Targeting Tumor Metabolism: A New Challenge to improve immunotherapy
- 1Laboratory BVBGR, LR11ES31, Higher Institute of Biotechnology of Sidi Thabet, University of Manouba, Tunisia
- 2Laboratory of Genetics, Immunology and Human Pathology, Faculty of Sciences of Tunis, Tunis El Manar University, Tunisia
- 3Association Tunisienne de Lutte Contre le Cancer, Tunisia
- 4Laboratory of Genetics, Immunology and Human Pathology,, Faculty of Sciences of Tunis, Tunis El Manar University, Tunisia
Currently, a marked number of clinical trials on cancer treatment have revealed the success of immunomodulatory therapies based on immune checkpoint inhibitors that activate tumor-specific T cells. However, the therapeutic efficacy of cancer immunotherapies is only restricted to a small fraction of patients. A deeper understanding of key mechanisms generating an immunosuppressive tumor microenvironment remains a major challenge for more effective anti-tumor immunity. There is a growing evidence that the tumor microenvironment supports inappropriate metabolic reprogramming that dampens T cell function, and therefore impacts the anti-tumor immune response and tumor progression. Notably, the immunosuppressive TME is characterized by a lack of crucial carbon sources critical for T cell function and increased inhibitory signals. Here, we summarize the basics of intrinsic and extrinsic metabolic remodelling and metabolic checkpoints underlying the competition between cancer and infiltrating immune cells for nutrients and metabolites. Intriguingly, the upregulation of tumor PD-L1 and CTLA-4 alters the metabolic programme of T cells and drives their exhaustion. In this context, targeting both tumor and T cell metabolism can beneficially enhance or temper immunity in an inhospitable microenvironment and markedly improve the success of immunotherapies.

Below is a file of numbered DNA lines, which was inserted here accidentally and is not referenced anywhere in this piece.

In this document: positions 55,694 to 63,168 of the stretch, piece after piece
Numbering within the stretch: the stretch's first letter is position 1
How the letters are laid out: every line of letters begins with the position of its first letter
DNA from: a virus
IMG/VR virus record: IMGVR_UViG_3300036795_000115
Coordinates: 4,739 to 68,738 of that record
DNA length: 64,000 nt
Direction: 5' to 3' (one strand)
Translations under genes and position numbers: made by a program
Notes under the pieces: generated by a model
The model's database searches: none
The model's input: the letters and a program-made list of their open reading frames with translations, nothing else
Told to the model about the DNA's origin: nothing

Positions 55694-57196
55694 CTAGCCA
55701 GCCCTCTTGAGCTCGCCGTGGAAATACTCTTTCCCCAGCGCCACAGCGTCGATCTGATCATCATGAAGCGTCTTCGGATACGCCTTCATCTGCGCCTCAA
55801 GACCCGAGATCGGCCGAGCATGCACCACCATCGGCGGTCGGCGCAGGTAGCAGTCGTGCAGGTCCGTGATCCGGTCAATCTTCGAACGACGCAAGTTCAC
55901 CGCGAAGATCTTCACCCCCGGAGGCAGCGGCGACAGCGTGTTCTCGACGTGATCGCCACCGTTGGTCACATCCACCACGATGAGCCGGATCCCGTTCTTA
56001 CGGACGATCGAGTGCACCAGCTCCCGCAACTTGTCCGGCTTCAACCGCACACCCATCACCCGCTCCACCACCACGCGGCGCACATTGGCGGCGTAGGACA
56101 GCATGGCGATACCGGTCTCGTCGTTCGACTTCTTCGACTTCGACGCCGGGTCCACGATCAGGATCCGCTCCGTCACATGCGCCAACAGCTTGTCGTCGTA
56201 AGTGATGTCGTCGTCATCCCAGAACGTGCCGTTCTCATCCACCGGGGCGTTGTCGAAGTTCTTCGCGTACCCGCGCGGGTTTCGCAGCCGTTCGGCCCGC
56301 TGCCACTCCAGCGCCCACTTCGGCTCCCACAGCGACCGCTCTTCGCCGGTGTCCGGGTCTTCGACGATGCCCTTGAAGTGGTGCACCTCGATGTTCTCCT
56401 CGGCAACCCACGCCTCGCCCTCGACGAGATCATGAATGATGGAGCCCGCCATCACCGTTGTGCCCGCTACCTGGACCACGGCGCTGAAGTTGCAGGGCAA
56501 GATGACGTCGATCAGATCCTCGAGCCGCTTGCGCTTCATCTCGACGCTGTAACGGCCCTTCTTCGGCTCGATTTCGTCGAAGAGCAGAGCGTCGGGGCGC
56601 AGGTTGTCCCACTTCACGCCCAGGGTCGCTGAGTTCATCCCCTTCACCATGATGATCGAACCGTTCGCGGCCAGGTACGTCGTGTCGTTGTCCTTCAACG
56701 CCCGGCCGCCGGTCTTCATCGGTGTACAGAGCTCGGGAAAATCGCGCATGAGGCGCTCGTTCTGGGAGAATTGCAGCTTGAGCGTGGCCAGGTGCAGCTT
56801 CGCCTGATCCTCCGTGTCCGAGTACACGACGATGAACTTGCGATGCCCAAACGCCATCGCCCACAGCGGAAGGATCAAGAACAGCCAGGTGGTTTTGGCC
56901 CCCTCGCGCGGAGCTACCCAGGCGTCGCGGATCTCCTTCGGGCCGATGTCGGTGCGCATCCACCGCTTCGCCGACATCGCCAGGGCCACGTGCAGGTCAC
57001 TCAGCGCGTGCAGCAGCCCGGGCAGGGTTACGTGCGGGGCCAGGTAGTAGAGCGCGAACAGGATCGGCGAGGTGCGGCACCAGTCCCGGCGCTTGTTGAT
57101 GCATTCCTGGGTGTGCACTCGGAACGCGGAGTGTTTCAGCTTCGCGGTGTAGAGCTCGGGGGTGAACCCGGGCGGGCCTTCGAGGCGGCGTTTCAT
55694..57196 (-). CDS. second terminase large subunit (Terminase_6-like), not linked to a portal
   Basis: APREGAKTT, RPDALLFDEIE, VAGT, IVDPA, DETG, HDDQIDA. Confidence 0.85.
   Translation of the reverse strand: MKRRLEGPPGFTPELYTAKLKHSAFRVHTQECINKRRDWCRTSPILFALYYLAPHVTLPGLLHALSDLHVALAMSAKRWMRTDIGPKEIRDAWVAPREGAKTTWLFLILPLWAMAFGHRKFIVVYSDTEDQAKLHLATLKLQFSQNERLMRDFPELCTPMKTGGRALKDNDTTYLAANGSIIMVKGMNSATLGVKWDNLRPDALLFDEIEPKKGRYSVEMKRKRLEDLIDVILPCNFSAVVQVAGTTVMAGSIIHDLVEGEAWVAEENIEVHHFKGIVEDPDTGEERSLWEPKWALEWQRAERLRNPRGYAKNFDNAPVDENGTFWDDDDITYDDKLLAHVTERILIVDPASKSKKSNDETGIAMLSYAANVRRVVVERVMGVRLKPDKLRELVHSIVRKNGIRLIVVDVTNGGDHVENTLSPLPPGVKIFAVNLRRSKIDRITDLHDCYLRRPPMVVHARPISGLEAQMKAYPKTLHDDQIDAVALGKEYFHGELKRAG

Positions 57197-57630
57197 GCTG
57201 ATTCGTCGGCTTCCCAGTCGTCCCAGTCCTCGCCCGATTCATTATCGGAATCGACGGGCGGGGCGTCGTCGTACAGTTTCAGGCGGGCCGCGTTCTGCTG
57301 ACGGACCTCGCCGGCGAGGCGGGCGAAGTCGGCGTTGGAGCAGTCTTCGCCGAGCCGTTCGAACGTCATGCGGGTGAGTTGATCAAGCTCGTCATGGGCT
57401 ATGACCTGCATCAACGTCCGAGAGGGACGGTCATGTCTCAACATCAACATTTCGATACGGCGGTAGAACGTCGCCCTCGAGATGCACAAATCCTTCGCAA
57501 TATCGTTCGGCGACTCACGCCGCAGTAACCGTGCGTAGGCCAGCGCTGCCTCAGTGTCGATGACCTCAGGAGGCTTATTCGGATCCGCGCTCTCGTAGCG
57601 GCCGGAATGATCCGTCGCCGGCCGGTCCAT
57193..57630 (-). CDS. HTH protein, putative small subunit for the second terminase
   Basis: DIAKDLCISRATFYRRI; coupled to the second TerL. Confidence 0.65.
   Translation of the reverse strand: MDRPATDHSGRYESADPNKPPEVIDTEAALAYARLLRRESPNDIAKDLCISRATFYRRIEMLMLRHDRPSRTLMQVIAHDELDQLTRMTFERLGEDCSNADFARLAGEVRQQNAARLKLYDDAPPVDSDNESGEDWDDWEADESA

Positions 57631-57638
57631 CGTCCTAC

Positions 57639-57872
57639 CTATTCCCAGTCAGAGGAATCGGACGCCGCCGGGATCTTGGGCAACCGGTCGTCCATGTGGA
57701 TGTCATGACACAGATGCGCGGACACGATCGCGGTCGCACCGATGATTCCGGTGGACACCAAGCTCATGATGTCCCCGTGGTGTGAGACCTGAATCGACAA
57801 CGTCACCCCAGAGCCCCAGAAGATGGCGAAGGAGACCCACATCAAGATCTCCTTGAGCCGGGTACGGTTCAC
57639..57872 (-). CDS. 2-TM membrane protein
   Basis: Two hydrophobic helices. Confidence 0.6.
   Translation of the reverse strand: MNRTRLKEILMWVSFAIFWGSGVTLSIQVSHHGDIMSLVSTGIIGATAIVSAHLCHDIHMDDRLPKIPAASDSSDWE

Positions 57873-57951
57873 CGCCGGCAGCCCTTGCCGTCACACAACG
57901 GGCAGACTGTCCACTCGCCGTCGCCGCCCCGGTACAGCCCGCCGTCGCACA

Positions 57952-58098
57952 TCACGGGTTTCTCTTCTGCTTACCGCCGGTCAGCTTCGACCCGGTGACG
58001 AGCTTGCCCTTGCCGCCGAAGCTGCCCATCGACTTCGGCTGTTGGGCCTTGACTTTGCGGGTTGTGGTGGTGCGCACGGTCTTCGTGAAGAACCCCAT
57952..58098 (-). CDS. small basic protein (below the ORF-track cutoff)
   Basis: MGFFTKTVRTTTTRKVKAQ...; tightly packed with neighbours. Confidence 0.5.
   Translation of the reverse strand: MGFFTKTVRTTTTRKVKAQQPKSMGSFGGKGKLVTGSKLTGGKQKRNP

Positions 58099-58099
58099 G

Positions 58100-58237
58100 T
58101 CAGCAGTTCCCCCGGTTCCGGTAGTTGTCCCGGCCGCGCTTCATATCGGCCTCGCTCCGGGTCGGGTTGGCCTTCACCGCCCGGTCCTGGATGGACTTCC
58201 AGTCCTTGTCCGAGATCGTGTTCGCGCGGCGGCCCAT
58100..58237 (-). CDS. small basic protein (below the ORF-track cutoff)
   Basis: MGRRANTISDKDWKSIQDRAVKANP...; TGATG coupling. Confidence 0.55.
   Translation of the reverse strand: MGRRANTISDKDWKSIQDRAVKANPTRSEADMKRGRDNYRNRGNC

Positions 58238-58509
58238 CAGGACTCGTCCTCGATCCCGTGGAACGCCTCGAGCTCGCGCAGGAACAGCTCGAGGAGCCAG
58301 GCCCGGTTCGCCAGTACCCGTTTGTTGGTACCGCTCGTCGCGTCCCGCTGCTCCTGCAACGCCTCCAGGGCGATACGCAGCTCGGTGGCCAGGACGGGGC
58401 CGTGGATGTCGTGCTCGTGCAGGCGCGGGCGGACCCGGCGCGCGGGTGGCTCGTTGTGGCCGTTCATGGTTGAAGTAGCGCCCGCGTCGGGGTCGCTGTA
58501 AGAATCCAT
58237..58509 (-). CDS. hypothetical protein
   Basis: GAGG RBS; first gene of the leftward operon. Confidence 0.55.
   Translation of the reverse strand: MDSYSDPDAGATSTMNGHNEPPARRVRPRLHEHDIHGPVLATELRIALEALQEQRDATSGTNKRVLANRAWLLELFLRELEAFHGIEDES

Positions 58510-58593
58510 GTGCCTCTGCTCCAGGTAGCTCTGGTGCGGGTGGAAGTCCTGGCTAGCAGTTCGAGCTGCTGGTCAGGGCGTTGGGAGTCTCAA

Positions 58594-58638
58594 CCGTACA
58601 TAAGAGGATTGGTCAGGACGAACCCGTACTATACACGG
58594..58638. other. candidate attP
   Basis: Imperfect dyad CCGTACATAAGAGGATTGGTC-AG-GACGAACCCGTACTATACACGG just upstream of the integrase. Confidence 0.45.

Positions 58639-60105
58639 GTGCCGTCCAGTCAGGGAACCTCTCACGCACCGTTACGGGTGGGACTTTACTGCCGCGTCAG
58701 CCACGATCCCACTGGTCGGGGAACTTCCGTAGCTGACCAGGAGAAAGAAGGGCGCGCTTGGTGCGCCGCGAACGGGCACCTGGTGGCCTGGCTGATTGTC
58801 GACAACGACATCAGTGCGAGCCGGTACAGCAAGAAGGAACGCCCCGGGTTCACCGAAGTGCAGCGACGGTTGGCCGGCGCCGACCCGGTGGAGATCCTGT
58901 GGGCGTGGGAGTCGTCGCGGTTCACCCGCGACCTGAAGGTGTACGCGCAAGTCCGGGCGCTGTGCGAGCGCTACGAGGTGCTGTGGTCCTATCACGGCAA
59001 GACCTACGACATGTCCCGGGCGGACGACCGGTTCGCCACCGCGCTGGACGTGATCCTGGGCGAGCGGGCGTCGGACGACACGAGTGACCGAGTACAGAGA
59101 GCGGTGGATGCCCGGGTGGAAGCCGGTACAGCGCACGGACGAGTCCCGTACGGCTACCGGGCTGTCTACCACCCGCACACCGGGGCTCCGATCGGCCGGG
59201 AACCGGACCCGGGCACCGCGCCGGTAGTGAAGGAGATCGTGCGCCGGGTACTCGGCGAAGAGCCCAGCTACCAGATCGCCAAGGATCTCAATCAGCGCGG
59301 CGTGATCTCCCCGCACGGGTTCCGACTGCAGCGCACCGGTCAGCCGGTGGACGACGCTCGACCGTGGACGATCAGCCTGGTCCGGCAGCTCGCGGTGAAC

Keywords: T-lymphocyte metabolism, tumor cell metabolism, Tumor Microenvironment, Immunotherapy, immune checkpoints, metabolic checkpoints.
Received: 30 Nov 2017;
Accepted: 07 Feb 2018.
Edited by:Salem Chouaib, Institut Gustave Roussy, France
Reviewed by:Viktor Umansky, Deutsches Krebsforschungszentrum (DKFZ), Germany
Graham R. Leggatt, The University of Queensland, Australia
Copyright: © 2018 Kouidhi, Ben Ayed and Benammar Elgaaied. This is an open-access article distributed under the terms of the Creative Commons Attribution License (CC BY). The use, distribution or reproduction in other forums is permitted, provided the original author(s) and the copyright owner are credited and that the original publication in this journal is cited, in accordance with accepted academic practice. No use, distribution or reproduction is permitted which does not comply with these terms.
* Correspondence: Dr. Soumaya Kouidhi, Higher Institute of Biotechnology of Sidi Thabet, University of Manouba, Laboratory BVBGR, LR11ES31, Sidi Thabet, Tunisia, firstname.lastname@example.org